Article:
Internet ART

Hackers Bring Down Government Sites in Ukraine

Hackers Bring Down Government Sites in Ukraine
Written by publisher team

Jens Stoltenberg, the secretary general of NATO, who just days earlier had been in negotiations in Brussels with a Russian delegation asking for a halt in cooperation with Ukraine, responded to the cyberattack by saying that NATO would increase its coordination with Kyiv on cyberdefenses.

“I strongly condemn the cyberattacks on the Ukrainian Government,” Mr. Stoltenberg said in a statement, adding, “NATO & Ukraine will step up cyber cooperation & we will continue our strong political & practical support.” A NATO spokesman clarified that the alliance would in the coming days sign an agreement providing Ukraine access to a NATO information sharing system to fight malware.

The European Union’s top diplomat, Josep Borrell, told a gathering of European foreign ministers on Friday that the bloc would mobilize cyber-response teams and assist Ukraine with cyberdefenses.

Often, untangling the digital threads of such cyberoperations can take days or weeks, which is one of the appeals of their use in modern conflicts. Sophisticated cybertools have turned up in standoffs between Israel and Iran, and the United States blamed Russia for using hacking to influence the 2016 election in the United States to benefit Donald J. Trump.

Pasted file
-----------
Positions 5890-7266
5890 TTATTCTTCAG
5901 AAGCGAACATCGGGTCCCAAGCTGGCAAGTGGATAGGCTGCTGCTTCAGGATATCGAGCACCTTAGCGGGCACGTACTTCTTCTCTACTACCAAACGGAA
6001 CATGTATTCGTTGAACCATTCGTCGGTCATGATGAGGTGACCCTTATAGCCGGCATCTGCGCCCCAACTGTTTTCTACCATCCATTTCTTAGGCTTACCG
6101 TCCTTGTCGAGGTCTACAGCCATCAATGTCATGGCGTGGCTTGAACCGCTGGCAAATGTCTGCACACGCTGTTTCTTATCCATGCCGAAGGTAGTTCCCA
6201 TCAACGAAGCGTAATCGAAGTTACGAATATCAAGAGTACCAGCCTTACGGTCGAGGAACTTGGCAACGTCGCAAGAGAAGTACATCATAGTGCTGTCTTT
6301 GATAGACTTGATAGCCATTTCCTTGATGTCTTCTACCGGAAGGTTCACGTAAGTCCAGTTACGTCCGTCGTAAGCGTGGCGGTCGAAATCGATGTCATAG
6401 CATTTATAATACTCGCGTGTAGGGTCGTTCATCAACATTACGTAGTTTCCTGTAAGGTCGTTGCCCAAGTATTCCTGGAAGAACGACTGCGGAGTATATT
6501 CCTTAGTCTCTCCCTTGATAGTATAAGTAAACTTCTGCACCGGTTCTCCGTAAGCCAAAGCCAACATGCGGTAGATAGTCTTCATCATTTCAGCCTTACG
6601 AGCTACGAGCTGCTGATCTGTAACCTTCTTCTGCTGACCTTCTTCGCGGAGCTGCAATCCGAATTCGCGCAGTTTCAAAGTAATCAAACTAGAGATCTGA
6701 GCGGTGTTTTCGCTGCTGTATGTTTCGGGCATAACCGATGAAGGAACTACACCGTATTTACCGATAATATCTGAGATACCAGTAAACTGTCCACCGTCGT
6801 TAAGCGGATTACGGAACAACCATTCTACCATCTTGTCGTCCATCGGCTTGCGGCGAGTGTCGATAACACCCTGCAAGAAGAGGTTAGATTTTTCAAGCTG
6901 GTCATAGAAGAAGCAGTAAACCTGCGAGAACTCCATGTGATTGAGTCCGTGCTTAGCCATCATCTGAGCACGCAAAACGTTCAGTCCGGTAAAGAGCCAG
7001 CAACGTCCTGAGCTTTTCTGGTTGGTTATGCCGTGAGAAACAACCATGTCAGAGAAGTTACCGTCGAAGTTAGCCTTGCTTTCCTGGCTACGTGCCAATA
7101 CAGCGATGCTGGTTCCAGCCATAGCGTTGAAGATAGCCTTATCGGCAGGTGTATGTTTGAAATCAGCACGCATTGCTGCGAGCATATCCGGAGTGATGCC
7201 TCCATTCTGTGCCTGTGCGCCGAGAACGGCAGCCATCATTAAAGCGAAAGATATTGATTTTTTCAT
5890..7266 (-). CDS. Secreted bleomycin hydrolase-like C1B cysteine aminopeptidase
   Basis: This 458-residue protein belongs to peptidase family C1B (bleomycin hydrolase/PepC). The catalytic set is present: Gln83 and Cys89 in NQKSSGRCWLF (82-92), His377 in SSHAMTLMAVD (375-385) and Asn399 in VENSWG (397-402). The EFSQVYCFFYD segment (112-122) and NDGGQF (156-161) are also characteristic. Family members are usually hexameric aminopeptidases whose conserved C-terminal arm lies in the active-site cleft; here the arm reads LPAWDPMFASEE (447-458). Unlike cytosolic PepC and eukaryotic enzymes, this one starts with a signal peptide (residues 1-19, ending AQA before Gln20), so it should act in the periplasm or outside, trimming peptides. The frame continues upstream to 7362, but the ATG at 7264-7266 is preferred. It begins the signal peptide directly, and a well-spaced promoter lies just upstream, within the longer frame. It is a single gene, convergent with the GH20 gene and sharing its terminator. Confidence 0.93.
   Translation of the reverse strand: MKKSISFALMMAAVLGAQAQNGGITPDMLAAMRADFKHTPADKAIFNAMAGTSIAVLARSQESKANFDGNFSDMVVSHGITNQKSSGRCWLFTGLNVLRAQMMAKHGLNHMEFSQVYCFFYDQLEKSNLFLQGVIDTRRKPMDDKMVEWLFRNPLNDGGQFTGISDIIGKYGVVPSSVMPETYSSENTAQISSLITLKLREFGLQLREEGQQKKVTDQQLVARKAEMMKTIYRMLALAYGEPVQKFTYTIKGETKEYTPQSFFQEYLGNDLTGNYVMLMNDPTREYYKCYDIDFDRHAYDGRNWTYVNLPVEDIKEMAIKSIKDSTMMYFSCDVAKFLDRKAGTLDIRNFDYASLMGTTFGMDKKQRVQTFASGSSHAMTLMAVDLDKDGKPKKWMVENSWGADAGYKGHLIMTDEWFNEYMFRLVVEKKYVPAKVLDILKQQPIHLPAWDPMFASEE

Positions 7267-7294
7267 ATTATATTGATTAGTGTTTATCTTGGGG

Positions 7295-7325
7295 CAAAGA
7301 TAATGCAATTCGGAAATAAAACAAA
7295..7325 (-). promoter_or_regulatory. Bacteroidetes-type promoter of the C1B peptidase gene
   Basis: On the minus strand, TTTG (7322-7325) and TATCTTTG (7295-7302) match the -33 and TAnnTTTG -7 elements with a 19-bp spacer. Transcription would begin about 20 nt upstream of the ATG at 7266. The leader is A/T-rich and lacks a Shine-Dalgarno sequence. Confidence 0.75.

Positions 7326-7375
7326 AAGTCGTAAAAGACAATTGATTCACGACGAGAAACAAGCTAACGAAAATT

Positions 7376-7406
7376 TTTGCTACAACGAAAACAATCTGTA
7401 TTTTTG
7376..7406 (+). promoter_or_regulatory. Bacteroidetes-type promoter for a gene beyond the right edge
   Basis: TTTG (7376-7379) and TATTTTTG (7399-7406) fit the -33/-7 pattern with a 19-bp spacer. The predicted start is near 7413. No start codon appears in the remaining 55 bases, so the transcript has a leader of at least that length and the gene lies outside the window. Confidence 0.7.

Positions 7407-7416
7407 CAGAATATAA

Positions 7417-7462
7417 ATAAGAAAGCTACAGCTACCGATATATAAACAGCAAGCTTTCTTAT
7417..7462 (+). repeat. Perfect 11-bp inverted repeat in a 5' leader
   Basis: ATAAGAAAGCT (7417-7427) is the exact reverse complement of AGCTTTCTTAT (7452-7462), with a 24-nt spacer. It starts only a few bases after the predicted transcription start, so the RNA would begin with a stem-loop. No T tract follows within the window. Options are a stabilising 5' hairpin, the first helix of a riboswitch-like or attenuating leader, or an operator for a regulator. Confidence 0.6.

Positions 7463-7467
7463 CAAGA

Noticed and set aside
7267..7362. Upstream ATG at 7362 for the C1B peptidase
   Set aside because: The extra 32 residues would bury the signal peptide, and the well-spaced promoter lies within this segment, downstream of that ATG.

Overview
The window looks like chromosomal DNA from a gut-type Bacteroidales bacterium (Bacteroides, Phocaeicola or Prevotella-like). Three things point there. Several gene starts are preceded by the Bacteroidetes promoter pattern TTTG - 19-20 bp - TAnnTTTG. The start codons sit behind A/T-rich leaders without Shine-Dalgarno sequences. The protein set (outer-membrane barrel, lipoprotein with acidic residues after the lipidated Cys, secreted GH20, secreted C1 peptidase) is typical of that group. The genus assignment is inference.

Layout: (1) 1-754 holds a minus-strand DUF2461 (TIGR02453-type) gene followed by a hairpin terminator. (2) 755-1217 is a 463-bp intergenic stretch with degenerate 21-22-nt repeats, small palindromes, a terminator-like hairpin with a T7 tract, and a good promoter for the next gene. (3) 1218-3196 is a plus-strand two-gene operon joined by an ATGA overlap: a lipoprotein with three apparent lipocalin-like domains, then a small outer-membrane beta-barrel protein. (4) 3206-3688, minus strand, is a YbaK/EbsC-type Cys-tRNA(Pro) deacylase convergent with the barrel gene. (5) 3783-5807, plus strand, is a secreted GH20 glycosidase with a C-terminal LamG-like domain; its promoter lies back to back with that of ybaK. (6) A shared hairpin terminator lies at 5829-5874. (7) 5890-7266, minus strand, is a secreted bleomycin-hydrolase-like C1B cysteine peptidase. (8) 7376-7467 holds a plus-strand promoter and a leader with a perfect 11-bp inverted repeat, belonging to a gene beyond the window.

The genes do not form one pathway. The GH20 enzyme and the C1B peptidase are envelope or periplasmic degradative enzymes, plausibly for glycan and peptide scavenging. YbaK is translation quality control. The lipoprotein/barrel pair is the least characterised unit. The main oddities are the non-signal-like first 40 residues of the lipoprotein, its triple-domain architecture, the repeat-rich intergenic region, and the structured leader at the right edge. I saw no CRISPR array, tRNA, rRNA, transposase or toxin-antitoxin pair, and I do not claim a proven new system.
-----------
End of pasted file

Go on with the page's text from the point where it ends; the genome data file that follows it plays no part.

Ukraine has long been viewed as a testing ground for Russian online operations, a sort of free-fire zone for cyberweaponry in a country already entangled in a real world shooting war with Russian-backed separatists in two eastern provinces. The US government has traced some of the most drastic cyberattacks of the past decade to Russian actions in Ukraine.

Tactics seen first in Ukraine have later popped up elsewhere. A Russian military spyware strain called X-Agent, or Sofacy, that Ukrainian cyber experts say was used to hack Ukraine’s Central Election Commission during a 2014 presidential election, for example, was later found in the server of the Democratic National Committee in the United States after the electoral hacking attacks in 2016.

Other types of malware like BlackEnergy, Industroyer and KillDisk, intended to sabotage computers used to control industrial processes, shut down electrical substations in Ukraine in 2015 and 2016, causing blackouts, including in the capital, Kyiv.

About the author

publisher team